Arbitration is a binding process where a third party considers the evidence and law and makes decision as to whether money or other relief should be awarded to one party or the other. It is similar to litigating a dispute in court, except that arbitrations are generally conducted in private. Arbitrators (the individual(s) deciding the matter) are not publicly appointed or elected judges. Instead arbitrators can be lawyers in private practice or retired judges (or in some cases, non-lawyers).
Mediation is a non-binding process, meaning that no party is obligated to come to any agreement. Rather, the mediator attempts to get the parties to come to an agreement for resolving the dispute.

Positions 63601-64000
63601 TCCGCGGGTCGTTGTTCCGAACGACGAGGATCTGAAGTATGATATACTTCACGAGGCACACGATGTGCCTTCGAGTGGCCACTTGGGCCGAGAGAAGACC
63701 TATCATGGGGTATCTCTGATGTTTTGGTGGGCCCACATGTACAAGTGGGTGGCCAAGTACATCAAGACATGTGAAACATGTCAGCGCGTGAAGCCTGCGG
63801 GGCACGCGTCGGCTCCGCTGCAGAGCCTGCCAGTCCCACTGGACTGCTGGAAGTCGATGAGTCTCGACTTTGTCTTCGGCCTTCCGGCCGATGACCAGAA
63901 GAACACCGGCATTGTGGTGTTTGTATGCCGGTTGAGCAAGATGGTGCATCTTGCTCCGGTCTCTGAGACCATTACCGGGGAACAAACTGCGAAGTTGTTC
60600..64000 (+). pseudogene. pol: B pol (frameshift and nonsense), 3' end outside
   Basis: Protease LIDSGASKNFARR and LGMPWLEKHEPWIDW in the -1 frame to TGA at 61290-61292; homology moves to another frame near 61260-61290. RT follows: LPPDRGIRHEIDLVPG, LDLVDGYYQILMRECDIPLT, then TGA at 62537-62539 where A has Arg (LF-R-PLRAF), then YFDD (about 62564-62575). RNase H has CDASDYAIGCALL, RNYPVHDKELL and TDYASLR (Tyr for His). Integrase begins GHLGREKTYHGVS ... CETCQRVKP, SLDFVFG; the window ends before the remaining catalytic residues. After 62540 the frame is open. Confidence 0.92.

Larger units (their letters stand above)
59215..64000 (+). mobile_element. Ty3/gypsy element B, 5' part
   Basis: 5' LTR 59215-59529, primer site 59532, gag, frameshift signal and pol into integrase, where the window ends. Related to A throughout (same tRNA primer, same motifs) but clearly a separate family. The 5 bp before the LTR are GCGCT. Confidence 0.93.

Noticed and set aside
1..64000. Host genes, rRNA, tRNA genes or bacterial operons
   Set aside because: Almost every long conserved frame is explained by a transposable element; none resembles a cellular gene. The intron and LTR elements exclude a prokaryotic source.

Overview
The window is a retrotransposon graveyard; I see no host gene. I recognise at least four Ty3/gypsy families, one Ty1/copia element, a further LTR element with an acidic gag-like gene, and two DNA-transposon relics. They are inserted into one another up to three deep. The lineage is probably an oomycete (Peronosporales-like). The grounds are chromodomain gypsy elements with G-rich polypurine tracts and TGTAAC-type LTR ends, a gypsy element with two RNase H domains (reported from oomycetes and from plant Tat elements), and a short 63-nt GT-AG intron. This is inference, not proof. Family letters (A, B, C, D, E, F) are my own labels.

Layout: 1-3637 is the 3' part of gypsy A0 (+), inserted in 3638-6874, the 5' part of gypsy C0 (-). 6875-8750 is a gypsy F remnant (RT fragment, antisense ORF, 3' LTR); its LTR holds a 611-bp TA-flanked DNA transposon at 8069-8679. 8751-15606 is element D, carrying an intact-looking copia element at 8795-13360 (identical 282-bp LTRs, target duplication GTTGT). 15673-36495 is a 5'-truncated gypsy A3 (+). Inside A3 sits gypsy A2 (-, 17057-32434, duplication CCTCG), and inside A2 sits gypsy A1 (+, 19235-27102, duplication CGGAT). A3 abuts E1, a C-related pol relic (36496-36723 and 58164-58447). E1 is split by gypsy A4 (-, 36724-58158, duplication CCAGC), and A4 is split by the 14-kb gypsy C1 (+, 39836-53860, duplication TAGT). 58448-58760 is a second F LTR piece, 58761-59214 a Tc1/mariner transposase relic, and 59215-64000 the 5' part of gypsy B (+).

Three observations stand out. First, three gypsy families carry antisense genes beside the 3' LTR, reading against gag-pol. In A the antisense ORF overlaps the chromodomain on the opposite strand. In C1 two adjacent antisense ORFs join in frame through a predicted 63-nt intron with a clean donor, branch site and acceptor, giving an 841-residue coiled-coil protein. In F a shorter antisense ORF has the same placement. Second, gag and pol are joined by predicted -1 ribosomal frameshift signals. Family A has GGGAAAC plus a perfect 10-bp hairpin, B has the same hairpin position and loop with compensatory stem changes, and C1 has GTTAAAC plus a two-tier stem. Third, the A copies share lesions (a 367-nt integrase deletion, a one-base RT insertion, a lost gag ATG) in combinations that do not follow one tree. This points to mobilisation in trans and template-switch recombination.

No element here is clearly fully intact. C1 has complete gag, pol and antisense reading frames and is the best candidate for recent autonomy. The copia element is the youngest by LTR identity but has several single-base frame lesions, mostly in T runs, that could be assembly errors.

A settlement conference usually refers to an “off-the-record” meeting with a Judge in a pending lawsuit. The Judge (who may or may not be the same one overseeing the case) attempts to get the parties to come to an agreement for resolving the dispute.